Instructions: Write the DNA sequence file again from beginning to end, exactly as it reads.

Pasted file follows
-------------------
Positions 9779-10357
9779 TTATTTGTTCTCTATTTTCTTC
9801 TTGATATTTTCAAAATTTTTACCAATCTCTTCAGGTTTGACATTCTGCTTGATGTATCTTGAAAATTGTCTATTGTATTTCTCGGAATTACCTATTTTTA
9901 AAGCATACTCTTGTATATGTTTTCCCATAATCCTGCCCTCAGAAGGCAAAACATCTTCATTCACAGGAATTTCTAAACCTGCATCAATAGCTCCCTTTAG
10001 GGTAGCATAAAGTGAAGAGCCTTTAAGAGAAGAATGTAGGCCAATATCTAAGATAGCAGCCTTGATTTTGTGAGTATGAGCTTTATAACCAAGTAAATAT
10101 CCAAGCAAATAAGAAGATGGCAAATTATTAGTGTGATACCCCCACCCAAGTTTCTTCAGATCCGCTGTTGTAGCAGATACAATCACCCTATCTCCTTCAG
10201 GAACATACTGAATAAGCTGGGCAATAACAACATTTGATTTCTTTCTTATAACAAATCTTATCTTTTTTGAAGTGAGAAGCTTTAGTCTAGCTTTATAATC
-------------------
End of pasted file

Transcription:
Positions 9779-10357
9779 TTATTTGTTCTCTATTTTCTTC
9801 TTGATATTTTCAAAATTTTTACCAATCTCTTCAGGTTTGACATTCTGCTTGATGTATCTTGAAAATTGTCTATTGTATTTCTCGGAATTACCTATTTTTA
9901 AAGCATACTCTTGTATATGTTTTCCCATAATCCTGCCCTCAGAAGGCAAAACATCTTCATTCACAGGAATTTCTAAACCTGCATCAATAGCTCCCTTTAG
10001 GGTAGCATAAAGTGAAGAGCCTTTAAGAGAAGAATGTAGGCCAATATCTAAGATAGCAGCCTTGATTTTGTGAGTATGAGCTTTATAACCAAGTAAATAT
10101 CCAAGCAAATAAGAAGATGGCAAATTATTAGTGTGATACCCCCACCCAAGTTTCTTCAGATCCGCTGTTGTAGCAGATACAATCACCCTATCTCCTTCAG
10201 GAACATACTGAATAAGCTGGGCAATAACAACATTTGATTTCTTTCTTATAACAAATCTTATCTTTTTTGAAGTGAGAAGCTTTAGTCTAGCTTTATAATC